Rashad Evans: Yeah it’s a bigger target. You’ve got a lot of guys who are coming up who put in a lot of work to get into the UFC and we come in from the tv show and they’ve been working hard too, but we got the opportunity. I don’t want to say hate, but there is definitely animosity towards us, but I’m willing to step up.
MMAWeekly: One big thing that jumped out during the show was your rocky relationship with Matt Hughes. Have you talked to him since the show ended and what kind of terms are you on now?
Rashad Evans: Yeah after the show was over we kind of talked and just squashed everything and during the show Matt gave everyone on his team a t-shirt and after it ended I was at home and about a week before the show premiered, I got a package in the mail and Matt had sent me a t-shirt, and that let me know that he respected me and it’s all behind us.
MMAWeekly: You got a lot of fan support from that feud you had with Matt Hughes. It got him a lot of heat from the fans and they seemed to rally behind you when everything was going down. What kind of support have you received from the fans since the show ended?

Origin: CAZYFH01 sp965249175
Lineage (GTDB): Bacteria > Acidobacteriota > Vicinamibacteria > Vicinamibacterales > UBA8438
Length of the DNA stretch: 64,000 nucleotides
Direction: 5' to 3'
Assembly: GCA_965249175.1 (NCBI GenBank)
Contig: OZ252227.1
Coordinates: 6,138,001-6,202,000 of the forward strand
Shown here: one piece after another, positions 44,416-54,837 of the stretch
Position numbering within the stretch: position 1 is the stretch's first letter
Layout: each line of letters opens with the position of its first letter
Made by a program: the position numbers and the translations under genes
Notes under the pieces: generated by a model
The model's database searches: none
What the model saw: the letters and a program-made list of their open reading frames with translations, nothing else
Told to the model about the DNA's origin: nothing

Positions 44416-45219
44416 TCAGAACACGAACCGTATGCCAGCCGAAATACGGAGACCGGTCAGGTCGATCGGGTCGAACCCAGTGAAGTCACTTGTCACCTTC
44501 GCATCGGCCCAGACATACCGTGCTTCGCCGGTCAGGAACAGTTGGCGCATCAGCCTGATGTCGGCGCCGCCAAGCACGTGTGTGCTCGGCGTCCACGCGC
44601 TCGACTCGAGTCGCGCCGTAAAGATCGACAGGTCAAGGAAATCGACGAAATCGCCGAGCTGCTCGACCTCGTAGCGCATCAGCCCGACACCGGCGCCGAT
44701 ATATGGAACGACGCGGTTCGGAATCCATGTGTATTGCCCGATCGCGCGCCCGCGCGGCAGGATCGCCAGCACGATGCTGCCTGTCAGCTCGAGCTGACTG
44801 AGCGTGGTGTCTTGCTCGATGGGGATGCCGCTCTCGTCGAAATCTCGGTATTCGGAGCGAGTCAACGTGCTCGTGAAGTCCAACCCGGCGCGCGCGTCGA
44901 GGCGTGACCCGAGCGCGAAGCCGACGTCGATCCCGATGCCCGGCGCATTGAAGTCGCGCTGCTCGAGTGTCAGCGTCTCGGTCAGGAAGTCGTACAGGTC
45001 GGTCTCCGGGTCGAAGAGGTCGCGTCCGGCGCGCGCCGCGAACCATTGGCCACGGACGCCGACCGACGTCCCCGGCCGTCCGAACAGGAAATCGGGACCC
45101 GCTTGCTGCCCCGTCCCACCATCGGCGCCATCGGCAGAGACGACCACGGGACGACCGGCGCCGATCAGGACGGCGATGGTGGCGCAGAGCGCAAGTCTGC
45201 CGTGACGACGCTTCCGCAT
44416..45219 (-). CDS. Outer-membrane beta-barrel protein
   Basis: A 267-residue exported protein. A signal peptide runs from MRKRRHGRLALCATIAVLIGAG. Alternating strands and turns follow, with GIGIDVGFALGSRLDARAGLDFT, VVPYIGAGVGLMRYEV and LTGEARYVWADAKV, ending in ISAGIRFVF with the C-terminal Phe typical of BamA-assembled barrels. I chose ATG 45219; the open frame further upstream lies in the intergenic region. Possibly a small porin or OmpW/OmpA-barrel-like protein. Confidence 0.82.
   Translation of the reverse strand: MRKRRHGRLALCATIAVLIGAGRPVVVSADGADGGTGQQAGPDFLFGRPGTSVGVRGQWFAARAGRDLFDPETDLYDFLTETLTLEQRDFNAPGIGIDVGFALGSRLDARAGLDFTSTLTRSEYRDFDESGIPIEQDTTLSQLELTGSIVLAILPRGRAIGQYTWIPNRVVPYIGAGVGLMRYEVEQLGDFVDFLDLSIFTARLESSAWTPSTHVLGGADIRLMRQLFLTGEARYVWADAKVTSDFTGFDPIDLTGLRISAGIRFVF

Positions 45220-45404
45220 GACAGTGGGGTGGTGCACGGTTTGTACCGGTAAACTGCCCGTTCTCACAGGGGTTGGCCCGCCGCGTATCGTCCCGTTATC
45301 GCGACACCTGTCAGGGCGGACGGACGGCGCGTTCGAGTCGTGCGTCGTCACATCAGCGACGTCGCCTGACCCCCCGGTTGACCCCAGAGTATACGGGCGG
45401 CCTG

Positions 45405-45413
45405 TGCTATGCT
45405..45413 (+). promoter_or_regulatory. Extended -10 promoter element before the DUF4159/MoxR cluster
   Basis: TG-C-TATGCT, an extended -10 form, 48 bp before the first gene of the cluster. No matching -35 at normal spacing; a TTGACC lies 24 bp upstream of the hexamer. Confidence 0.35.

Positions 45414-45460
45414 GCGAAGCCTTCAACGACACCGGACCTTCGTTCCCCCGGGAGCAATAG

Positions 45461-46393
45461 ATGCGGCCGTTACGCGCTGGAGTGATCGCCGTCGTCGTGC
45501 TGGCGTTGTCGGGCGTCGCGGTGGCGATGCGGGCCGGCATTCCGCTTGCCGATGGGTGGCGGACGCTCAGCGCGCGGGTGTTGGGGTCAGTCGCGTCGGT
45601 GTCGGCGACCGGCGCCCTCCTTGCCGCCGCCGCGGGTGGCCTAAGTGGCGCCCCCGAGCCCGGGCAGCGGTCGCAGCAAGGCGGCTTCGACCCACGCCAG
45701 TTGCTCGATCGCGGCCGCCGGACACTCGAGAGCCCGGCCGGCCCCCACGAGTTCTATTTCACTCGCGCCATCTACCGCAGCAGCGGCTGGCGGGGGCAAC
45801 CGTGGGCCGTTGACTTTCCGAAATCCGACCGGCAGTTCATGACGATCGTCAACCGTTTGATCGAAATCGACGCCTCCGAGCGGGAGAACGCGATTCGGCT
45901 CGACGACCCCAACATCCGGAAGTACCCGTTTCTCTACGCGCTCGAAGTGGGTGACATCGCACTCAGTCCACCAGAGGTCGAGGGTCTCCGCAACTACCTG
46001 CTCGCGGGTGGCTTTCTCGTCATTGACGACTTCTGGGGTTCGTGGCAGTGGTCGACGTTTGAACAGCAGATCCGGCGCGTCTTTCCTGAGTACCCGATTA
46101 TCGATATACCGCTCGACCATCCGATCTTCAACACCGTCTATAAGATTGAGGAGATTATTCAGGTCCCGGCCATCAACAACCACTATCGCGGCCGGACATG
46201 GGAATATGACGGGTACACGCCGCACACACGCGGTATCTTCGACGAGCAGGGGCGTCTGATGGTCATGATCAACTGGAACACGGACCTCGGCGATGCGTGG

Rashad Evans: I get a couple different responses. One side says they’ve been with me the whole time and really rooted for me to win with everything going on and the other side is the exact opposite, you know, I got lucky, my time is going to run out and stuff like that. Some people just don’t have respect for me, but that’s alright.
MMAWeekly: What can we expect out of you in this fight?
Rashad Evans: I’m going to open it up a little bit more than I did at heavyweight. Get a little big more physical, and show off everything else that I wasn’t able to show as a heavyweight. And in the future, just watch out. Whether I win or lose I’m going to go out there and give it my all, and if I lose I’m going to lose the way I win, which is going all out.
Rashad Evans will make his official UFC debut on Thursday night during Ultimate Fight night versus Sam Hogar.